Thoughts On: Ixcanul - The Serpent Of Birth & Death


Ixcanul - The Serpent Of Birth & Death

Quick Thoughts: Ixcanul (Volcano, 2015)

Made by Jayro Bustamante, this is the Guatemalan film of the series.


Ixcanul, or Volcano, is a poignantly ingenious film. Opening with a very slow and contemplative pace, this feels somewhat like a documentation of life in rural Guatemala. And in such, we get to see a family work their land and try to confront a snake infestation. Pushing through the beautiful cinematography, however, eventually comes a story - one of a coming of age. For much of Volcano, we then see a young girl want to escape her island with a rather useless young man - one who eventually impregnates and then abandons her. Returning to the familial drama, this then again becomes a film about rural Guatemalan culture, marriage and family. And from here, rifts between generations and rifts between religion and science emerge and complexify the narrative. The young girl, our protagonist, who must confront the divisions and complications in and around her life by carrying her baby and becoming a mother then becomes a focal point. But, whilst this is where you may expect the film to end, it doesn't.

With two final beats, Volcano becomes a tragedy, then a complex social commentary and then a rather poetically abstract rumination on the value of life. With a miscarriage caused by a snake bite, tragedy emerges from this story. This tragedy has embedded into it cultural references to the Mayan concept of the spiritual snake. Keeping in mind that Volcano is the first film to be produced in Kaqchikel (the Mayan language of Guatemala), this uses the Mayan symbol of the serpent to allude to concepts of life and death. This symbol emphasises the fact that, in one sense, the baby was never wanted; the family wanted it aborted so their lives could go on. When an abortion was lost as an option, however, the baby was embraced by the family, and we got a sense that the mother was, herself, to be reborn anew with the coming of the baby. With a snake, a symbol of death and life, killing the baby after witnessing its conception and foreshadowing its birth, we have both a reference to what we may perceive to be a Mayan conception of destiny. However, we could simultaneously see the tragedy as a commentary on the obsolescence of religion with the snake bite being a result of a questioned ritual.

This element of tragedy solidifies a rather powerful, yet equally ambiguous, coming of age tale - one that is distinctly Guatemalan and that holds many questions for and about Guatemalan culture. However, this is subverted and manipulated somewhat when we realise that the baby was not killed by the snake. Instead, it was illegally put into an adoption system in the hospital where the snake-bitten girl is taken. This event alludes to the controversies around illegal adoption and child trafficking in Guatemala. And so there is a socio-political edge to Volcano, one that comments on the structure of families and the divide - which is so often defined through language - between rural and urban Guatemala, and even the United States beyond.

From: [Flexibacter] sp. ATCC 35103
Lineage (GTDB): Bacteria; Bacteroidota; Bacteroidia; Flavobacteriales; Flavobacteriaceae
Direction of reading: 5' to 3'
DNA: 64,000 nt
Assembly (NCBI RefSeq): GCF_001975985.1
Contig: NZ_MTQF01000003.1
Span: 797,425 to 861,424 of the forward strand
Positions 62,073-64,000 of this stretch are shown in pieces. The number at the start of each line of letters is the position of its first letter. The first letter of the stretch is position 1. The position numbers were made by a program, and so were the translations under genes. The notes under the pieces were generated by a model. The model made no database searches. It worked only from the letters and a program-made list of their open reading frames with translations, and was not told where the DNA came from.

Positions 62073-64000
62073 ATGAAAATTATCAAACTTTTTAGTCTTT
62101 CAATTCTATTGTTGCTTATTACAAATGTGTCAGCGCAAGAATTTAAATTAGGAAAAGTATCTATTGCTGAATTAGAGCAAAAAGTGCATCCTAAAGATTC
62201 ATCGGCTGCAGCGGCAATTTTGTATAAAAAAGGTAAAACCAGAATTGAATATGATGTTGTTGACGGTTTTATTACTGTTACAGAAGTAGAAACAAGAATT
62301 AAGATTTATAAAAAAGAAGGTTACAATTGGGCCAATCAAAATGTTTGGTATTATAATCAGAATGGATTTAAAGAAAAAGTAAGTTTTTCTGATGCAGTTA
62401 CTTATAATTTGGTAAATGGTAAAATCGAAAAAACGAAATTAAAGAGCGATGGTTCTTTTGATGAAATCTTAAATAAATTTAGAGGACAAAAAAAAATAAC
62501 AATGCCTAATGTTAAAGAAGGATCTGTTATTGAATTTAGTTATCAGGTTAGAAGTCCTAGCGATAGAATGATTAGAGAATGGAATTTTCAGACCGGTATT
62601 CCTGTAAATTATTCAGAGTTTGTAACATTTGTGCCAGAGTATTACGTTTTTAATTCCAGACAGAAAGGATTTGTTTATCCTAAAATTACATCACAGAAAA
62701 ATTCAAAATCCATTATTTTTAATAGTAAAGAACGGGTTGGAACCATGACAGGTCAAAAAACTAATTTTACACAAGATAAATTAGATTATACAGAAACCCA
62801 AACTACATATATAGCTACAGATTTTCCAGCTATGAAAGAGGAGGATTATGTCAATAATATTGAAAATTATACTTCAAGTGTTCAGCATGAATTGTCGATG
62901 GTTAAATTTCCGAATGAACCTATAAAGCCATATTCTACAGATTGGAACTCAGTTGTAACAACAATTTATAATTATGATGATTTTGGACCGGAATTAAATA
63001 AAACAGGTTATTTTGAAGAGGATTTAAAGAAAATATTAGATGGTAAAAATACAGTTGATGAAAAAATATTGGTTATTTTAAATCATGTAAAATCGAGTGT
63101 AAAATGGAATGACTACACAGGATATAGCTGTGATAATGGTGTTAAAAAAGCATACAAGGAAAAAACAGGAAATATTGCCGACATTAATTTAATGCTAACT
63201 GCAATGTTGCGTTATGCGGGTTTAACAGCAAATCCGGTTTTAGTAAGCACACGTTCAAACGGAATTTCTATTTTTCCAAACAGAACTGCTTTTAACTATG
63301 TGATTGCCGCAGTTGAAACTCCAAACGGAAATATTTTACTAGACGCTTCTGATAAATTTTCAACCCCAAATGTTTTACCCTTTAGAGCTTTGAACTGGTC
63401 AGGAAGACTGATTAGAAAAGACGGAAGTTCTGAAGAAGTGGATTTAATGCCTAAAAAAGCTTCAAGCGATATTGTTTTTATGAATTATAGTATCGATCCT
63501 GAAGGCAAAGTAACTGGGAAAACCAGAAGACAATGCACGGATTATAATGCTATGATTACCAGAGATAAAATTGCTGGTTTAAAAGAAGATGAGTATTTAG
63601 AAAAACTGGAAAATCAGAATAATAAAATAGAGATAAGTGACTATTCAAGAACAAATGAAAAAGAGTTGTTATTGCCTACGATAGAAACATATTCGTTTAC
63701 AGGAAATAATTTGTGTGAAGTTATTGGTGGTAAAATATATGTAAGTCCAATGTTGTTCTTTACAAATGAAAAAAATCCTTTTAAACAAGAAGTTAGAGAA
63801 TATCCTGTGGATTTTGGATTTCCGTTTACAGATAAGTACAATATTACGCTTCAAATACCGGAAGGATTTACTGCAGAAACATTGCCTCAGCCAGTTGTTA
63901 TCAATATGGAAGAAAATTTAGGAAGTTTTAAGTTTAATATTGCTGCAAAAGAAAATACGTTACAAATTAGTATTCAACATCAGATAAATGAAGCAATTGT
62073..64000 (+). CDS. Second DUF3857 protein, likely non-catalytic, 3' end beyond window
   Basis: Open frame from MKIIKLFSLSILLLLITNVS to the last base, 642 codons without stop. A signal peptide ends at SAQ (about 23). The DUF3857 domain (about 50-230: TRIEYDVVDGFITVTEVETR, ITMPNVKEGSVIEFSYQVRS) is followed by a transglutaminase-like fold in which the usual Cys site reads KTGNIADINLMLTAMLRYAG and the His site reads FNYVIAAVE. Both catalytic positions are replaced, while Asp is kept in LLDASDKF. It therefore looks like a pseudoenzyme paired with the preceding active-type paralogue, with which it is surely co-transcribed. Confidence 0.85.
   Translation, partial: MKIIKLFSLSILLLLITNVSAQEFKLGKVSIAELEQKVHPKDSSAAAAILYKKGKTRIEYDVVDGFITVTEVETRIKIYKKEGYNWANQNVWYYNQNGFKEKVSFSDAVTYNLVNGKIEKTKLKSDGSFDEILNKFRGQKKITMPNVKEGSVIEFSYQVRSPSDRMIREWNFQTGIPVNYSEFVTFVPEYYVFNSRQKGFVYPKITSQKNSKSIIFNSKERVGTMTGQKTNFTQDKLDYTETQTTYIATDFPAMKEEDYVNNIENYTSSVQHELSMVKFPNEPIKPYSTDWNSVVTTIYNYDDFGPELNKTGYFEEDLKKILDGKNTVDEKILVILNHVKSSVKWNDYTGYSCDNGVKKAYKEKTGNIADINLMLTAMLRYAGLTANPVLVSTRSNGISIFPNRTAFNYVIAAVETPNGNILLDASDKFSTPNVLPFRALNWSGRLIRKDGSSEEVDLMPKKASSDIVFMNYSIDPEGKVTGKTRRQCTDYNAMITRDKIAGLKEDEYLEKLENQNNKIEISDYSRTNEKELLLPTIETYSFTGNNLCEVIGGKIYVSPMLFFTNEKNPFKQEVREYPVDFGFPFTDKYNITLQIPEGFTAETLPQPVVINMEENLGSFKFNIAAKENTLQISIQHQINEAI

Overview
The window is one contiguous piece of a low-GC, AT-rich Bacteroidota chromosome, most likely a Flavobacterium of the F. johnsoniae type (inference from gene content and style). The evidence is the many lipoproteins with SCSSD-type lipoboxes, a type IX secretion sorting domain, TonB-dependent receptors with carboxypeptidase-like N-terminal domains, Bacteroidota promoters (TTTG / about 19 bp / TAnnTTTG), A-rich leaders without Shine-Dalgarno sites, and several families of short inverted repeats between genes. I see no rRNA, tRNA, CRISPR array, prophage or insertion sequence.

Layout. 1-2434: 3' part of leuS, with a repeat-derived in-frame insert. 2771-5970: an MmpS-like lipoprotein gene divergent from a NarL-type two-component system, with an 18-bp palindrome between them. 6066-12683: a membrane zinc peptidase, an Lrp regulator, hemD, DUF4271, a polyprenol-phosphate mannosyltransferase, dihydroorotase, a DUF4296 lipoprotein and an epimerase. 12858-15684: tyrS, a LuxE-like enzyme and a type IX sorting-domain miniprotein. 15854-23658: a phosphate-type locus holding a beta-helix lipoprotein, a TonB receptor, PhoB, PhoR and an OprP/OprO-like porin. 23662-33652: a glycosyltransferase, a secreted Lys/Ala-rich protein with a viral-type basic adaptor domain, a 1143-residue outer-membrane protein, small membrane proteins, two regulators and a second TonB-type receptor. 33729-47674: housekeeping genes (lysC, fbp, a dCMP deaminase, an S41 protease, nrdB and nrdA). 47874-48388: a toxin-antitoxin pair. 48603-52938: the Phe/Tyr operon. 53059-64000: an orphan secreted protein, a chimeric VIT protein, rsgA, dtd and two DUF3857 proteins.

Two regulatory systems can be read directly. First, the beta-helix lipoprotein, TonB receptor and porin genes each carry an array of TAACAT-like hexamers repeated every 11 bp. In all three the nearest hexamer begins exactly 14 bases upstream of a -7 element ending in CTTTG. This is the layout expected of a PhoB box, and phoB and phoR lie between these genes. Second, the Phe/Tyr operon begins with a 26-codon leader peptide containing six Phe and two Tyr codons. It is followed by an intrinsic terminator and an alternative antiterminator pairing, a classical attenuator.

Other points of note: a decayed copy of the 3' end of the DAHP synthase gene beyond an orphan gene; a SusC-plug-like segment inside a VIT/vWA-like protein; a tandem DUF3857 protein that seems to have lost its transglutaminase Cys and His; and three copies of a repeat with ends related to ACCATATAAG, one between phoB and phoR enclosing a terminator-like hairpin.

Taking a step back and seeing this film as a form of documentary, a coming of age tale, an allegory tied to Mayan mythology and a socio-political commentary on illegal adoption, we can begin to ponder exactly what it is that Volcano is trying to say. Because it is clearly working on numerous levels, I can't say that there is one goal of this narrative. Rather, this appears as an open exploration of Guatemala and its relationship with life as well as its perception of the value of being. As complex as a society itself may be, this narrative then has no definite opinion or statement to make. Instead, it presents a set of ideas and conflicting predicaments under the thematic umbrella of life and value, and ultimately asks who, where and what is the manifestation of the Mayan serpent? And in recognising the scope of this film's intentions, it is hard to deny that it is anything but pretty stunning.

I then end with a firm recommendation. But, if you have seen this film, what are your thoughts on everything we have touched on?

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